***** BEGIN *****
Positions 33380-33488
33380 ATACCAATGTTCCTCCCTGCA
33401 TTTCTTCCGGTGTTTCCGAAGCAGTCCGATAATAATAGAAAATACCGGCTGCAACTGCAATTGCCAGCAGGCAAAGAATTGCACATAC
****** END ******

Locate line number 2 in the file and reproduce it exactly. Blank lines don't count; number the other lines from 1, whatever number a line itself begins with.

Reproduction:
33380 ATACCAATGTTCCTCCCTGCA